AO.O 120.00 119.50 109.50 -1 32 .0 0

~

5
5

5
5

15

29
12
17
~

61

50
u

53
3A
19

3

-

“

STENOGRAPHERS, S E NI OR --------------MANUFA CT UR IN G --------------------N O NM AN UF AC TU RI NG ------------------

395
345
50

39.5 1 2 0 . 0 0 120.50 10 5.00-133.50
AO.O 121.00 121.50 106.00-132.50
39.0 114.00 117.00 92 .0 0- 13 6. 50

-

SW IT CH BO AR D OPERATORS, CLASS A ---MA NU FA CT UR IN G ---------------------

59
46

98.00- 12 3. 50
AO.O 110.00 111.50
40.0 113.50 113.00 10 0.00-126.00

-

S W IT CH BO AR D OPERATORS, CLASS B ---N O N M A N UF AC TU RI NG ------------------

76

39.0
39.0

92.50
84.00

91.00
85.50

74.50- 11 0. 00
72 .0 0- 93.00

5
5

_

55

SW IT CH BO AR D O P ER AT OR -R EC EP TI ON IS TS MANUFA CT UR IN G --------------------N O N M A N UF AC TU RI NG -----------------

181
90
91

39.5
40.0
39.5

92.50
92.50
92.50

94.50
94.00
95.50

80.50-105.50
75 .0 0- 10 4. 50
81 .5 0-106.50

-

-

TRANSCRI BING -M AC HI NE OPERATORS,
GENERAL ------- ------------------------------------------NO NM AN U F A C T U R I N C , -----------------------------

102

39.0
39.0

81.00
80.50

75.00
75.00

71 .5 0- 90.00
71 .5 0- 90.00

TYPISTS, CLASS A ---------------------------------MA NU FA CT UR IN G ---------------------------------N O NM AN UF AC TU RI NG ------------------

249
213
36

39.5 107.00 106.00
39.5 107.00 109.50
99.00
40.0 105.00

9 4 . 0 0- 11 7. 00
93 .0 0- 11 5. 00
96.50- 12 3. 50

S e e fo o tn o te s a t end o f ta b le .




88

-

-

1
28
16
12
~

5

10
-

1A
A
10

Aft
15
1

“
-

-

-

55

-

-

125
85
AO
5

92
76
16
5

73
65
8
8

62
53
9
8

16
16

20
20

1

80
67
13
1

-

-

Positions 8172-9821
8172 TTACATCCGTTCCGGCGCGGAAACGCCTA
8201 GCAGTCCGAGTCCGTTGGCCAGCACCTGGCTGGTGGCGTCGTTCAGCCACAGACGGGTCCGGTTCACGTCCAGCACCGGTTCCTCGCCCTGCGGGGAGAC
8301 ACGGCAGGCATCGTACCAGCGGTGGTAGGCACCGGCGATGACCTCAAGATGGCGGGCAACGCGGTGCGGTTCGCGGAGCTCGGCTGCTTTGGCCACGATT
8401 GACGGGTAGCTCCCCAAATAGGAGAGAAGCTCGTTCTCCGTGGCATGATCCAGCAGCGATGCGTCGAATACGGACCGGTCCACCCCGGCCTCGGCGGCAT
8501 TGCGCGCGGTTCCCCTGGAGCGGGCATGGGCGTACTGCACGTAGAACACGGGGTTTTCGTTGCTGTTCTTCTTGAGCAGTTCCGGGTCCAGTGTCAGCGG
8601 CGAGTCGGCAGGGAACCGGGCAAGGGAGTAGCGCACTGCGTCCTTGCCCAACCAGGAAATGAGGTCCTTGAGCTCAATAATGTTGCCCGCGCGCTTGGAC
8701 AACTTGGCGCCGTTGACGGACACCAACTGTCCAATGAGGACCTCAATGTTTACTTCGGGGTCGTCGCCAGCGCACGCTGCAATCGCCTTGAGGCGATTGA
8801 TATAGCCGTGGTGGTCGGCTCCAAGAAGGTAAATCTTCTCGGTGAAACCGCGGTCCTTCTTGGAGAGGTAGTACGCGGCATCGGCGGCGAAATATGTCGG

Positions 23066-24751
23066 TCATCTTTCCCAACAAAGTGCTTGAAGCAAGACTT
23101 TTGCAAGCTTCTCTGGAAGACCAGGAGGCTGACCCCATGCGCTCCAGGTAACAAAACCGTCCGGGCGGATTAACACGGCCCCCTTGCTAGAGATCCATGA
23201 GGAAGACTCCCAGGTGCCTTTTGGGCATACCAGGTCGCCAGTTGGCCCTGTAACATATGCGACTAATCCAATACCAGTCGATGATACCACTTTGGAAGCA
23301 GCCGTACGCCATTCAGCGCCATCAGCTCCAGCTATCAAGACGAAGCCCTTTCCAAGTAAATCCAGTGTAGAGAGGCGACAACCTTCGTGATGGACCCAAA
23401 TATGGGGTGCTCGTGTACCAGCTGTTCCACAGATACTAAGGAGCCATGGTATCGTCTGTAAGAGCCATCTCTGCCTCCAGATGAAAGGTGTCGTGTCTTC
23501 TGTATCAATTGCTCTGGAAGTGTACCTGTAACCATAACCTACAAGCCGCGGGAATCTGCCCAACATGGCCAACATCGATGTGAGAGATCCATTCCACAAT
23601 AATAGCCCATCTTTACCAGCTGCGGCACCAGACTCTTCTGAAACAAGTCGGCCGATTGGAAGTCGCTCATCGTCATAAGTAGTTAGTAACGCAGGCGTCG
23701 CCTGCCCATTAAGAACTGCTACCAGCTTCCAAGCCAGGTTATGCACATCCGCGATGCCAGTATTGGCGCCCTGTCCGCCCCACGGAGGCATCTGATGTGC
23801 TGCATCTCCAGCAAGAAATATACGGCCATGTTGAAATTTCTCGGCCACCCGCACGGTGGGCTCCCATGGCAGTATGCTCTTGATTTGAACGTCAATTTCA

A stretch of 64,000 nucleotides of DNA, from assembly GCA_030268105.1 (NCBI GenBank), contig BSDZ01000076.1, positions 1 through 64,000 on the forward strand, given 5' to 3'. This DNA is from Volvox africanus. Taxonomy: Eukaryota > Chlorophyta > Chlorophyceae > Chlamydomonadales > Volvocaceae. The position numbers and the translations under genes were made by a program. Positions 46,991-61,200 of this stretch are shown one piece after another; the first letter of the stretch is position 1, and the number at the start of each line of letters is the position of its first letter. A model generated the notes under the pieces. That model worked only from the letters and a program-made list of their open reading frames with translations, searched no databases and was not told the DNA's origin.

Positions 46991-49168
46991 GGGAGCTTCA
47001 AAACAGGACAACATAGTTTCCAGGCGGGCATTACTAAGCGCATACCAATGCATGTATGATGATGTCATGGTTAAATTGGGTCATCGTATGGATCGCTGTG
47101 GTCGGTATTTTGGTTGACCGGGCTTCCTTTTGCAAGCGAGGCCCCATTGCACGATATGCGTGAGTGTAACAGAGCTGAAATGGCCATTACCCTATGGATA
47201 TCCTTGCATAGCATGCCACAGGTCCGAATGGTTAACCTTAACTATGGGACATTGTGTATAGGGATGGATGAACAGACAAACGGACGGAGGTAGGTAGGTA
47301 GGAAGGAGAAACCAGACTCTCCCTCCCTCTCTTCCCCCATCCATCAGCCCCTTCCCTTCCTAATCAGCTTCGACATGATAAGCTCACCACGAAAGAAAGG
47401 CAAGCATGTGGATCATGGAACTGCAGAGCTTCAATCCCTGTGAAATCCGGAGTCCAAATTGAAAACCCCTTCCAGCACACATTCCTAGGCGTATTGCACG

A
2

6
f
t

12
A

17
12

5
5

27
25

8
8

10
10

9

21
17
4

36
25
11

24
17
7

22
20
2

12
7

3
3
-

2
2
-

56
53

2

12
3
9

15
14
1

22
13

9

7

9

-

-

5

12
9

15
13
2

11
7
A

30
22
8

54
39
15

AA
40
A

28
22
f
t

20
20

5
5

8
8

3

1t
f
ft
10

9
9

5

26
2ft

13
11
2

15
13
2

3A

23
22
1

20

1A

7
7

-

13
13
"

3
3

6

-

_
-

_
-

27
25

72

70
70
-

14

1

9
5
3

27
13
1A
14

-

1

_
-

_
-

_
-

_
-

20
18
2

62
60
2

67
50
17

43
43

A
A

2

2

i
i

-

7

6
6

A
A

_
“

2
2

“

_
~

-

2
2

2
“

1

-

-

_

"

3
3

_
-

1t
f

34

6

30

10

A
53

3

6

*

56
16
10

12
10
2

19
19
~

51
Art
3

23
23

25
19

AA

“

6

6

7
A

3
3

7
7

5
5

3

2

5
1

50
3

A5
29
16

~
3

3

“

“

2
”

2
“

2
2

5
3

7
7

4

12
12

A
A

2
2

9

ii
11

A

2

~

~

5
A

14
6
8

26
17

2
1
1

25

8

17

5
3

7

5

30
14
16

13

7

9

6
ii

14
14

37
32

12
12

3
3

11

7
3

ft
ft

6

-

1
~

14
12

8
8

21

23

A2

2

20
i

23

1

23
19

6

"

7
7

5

Aft
AO
6
i

17
12

-

10
10

9
3
6

18

-

1
-

A
i

8

-

1

“

A

53
48

-

-

40
15
2

“
~

-

10

i
i

2

5C

3

33

1

3
5

8
6

14
2

A
A

-

2

12

-

3
3

1
1

2
2

-

~

14

8

10

P

53
53

8

14

6

6

2

A

-

~

-

-

ft

5

-

_
-

_
-

_
-

-

_
~

-

-

-

-

-

-

-

1
1

-

-

-

“

16
9
7

19
19

11
11

9
Table A-l. Office Occupations—Men and Women— Continued
( A v e r a g e s t r a ig h t - t i m e w ee k ly h o u rs and e a r n in g s fo r s e le c t e d o c c u p a tio n s stu d ie d on an a r e a b a s i s
by in d u s tr y d iv is io n , T o le d o , O hio— ich . , F e b r u a r y 1969)
M
Weekly earnings1
(standard)

N u m b e r o f w o r k e r s r e c e iv in g s t r a ig h t - t im e w ee k ly e a r n in g s o f—
(

Mean2